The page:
Trust in the Lord with all your heart, and lean not on your own understanding. In all your ways acknowledge Him, and He will make your paths straight. (Proverbs 3:5-6)
2) Humble Yourself
Try this out… The next time you’re in a discussion whose temperature starts to rise — even if only internally, in your heart –, make the intentional decision to assume you might be wrong and the other person might be right. Assume you can learn as much or more from them as they can learn from you. Assume God is got at least as much work to do on you as He’ll ever have to do on them. Back down. Stop talking. Consult Scripture for wisdom. Pray. Listen more than you talk. Ask questions. Seek to really understand before you respond. Pray some more. And see what God does. Maybe God’s word is at work more powerfully in their hearts than your word would be. Maybe God will bring someone wiser than you to the table to give counsel that benefits both of you. (And if your honest, knee-jerk reaction is to find that scenario hard to imagine, then this point is definitely for you!)
Pray FIRST. Pray continually. Pray before. Pray after. You are not the Changer of men’s (or women’s) hearts. You are either a) an instrument in God’s hand, or b) in the way. Submit to the Lord. Ask Him what He wants. You may be surprised to learn that He doesn’t need your help making your friend who He wants them to be. Not putting prayer first in advising others is tantamount to the fundamental assertion that you know what’s best, so you’re going charge ahead … and with your mighty hand and outstretched arm, you plan to fix all the broken stuff God wasn’t able to get right. I’m certain that isn’t going to work out the way you think it will.
4) Genuinely Love Them
Do you love the person you’re trying to help? Not the world’s “love” (like “I love pizza!”), but God’s kind of love (“you before me, even if it hurts”). If you want to know what love is, literally take an hour to meditate on and pray through Romans 5:1-11. Then ask yourself…
Have I built a real relationship with the person I’m trying to help? Do I know the small but important details about their lives that serve as the backdrop to any counsel they might seek or I might give? Do I know any of the reasons why they make the decisions they do?
Many people want to “help” other people they don’t really know all that well, rather than reserving counsel for those with whom they have a deep and abiding history. Still others would say they have a close relationship, when in truth the relationship has more selfishness or distance wired into it than we’d be comfortable admitting.
Take a second to prayerfully consider if you can really, truly “help” someone without the context of a loving relationship. Unless you’re a pastor or in the occasional pastoral role with a stranger who needs principle-driven, effectively-anonymous advice on the spot, I would strongly advocate relationship before rebuke. Your relationship is the foundation on which your counsel will rest. And no building stands well on a neglected foundation.
5) Tell them the Truth
Two parts to this one in my mind…
First, is what you’re telling them actually true? If you aren’t getting your “help” from Scripture, you might as well keep it to yourself. A person making bad choices almost never needs your wisdom or mine, they need the Lord’s. If you’re going to give someone advice, best make sure it’s good, sound, meaningful, godly advice. And remember, God’s truth isn’t “facts”, it’s a person (Jesus Christ) whose word is living and active, sharper than any two-edged sword, piercing to the division of soul and of spirit, of joints and of marrow, and discerning the thoughts and intentions of the heart. (Hebrews 4:12)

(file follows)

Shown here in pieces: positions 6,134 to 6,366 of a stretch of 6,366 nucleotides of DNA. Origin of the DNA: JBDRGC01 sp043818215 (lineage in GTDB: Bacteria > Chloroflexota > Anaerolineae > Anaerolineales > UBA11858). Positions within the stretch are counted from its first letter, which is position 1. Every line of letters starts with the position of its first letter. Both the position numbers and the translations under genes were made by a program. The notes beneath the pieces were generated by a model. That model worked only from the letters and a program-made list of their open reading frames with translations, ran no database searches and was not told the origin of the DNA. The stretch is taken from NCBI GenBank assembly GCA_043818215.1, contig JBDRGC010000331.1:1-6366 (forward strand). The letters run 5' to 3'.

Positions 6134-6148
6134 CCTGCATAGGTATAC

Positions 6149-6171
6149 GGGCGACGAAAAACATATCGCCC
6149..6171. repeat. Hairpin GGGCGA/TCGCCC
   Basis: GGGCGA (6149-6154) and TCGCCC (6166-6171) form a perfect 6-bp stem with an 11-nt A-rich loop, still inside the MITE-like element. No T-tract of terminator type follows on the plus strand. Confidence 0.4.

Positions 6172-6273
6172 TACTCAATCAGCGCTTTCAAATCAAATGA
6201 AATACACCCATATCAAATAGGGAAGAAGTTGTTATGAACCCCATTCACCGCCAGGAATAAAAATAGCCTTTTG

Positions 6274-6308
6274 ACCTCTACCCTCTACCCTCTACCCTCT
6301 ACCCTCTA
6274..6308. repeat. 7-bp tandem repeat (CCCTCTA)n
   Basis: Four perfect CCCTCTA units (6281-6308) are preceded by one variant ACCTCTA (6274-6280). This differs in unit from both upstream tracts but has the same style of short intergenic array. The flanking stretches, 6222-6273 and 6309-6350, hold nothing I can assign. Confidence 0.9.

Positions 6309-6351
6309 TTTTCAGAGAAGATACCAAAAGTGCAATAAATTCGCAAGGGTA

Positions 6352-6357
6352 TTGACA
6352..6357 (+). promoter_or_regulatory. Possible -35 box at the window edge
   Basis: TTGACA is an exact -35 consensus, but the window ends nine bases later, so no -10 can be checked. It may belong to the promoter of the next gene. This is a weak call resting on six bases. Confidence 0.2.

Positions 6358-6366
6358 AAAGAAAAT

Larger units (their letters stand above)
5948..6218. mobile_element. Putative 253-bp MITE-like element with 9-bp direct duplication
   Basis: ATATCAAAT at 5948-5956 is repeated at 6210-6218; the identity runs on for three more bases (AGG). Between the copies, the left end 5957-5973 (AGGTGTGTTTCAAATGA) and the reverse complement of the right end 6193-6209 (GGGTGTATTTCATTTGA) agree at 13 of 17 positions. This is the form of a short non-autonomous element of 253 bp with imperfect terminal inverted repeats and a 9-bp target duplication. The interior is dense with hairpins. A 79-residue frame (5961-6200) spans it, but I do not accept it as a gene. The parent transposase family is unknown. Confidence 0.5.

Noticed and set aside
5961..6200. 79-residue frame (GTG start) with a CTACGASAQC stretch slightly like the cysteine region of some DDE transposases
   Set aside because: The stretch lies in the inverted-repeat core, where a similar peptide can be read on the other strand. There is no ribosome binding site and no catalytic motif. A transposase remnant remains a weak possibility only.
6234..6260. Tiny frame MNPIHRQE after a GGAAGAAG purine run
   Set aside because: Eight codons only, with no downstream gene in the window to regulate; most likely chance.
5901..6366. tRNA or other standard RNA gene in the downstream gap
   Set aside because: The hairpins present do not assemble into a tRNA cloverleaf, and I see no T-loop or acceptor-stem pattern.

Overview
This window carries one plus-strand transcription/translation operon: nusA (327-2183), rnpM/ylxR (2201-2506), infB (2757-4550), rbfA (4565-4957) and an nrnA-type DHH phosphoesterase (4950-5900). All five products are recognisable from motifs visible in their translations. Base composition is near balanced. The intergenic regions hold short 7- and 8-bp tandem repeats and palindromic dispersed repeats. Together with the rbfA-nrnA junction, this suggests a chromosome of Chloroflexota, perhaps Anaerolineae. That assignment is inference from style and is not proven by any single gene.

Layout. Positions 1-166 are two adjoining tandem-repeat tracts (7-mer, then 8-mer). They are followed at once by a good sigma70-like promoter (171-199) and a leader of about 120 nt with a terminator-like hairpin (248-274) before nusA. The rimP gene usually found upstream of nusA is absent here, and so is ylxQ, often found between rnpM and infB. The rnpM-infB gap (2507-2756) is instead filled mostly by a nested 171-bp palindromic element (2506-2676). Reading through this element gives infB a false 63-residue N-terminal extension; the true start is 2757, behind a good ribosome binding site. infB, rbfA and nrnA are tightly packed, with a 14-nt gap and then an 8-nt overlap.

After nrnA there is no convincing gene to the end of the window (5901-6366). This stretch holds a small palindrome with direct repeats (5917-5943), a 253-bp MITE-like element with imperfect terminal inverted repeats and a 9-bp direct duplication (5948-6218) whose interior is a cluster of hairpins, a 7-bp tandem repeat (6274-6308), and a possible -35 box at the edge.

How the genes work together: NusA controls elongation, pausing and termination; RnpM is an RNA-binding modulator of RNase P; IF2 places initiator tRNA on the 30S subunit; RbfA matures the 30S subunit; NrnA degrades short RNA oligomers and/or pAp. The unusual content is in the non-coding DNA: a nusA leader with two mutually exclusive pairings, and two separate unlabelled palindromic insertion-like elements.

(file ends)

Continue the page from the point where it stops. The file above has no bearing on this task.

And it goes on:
Second, when the time is right and you feel led, makes sure you actually tell them! Often times, especially if we’re being careful to do some of the things on this list, we actually share our thoughts only a small percentage of the times when we have an opportunity to or are tempted to do so (because we’re really trying to honor God). So when the time comes, don’t be afraid to speak up when you feel God is prodding to do so. Faithful are the wounds of a friend (Proverbs 27:6). Even if they get angry, love does not cower away from hard conversation. And make sure you tell them the last 10%. It’s likely not helping them to make 3 peripheral points only to leave out the main, most important point in the final stretch of the discussion.
6) Take Your Time
It takes time to love someone and to be wired into their deeply life enough to offer them god-honoring counsel. A drive-by admonishment is typically not helpful. Soaking in truth together typically is. Like everything else meaningful, you won’t be able to help bear your brother’s burdens by squeezing a conversation into your commute time or sending him a Facebook message. I’m sorry, my self-reliant, gadget-powered, hyper-busy American friend, but you in fact do NOT have time to do everything you’d like to do in life. Something somewhere will likely have to be sacrificed (maybe many somethings) to have real relationships with people in which God can use you to make a meaningful difference in their lives, and maybe in their eternities.
Also remember that Rome wasn’t built in a day. God is at work in your friend’s life, whether you see it or not. Not only are you not the one solving her problems or fixing her life, but whatever is going on in her heart is happening on God’s timetable, not yours.
7) Engage Them Appropriately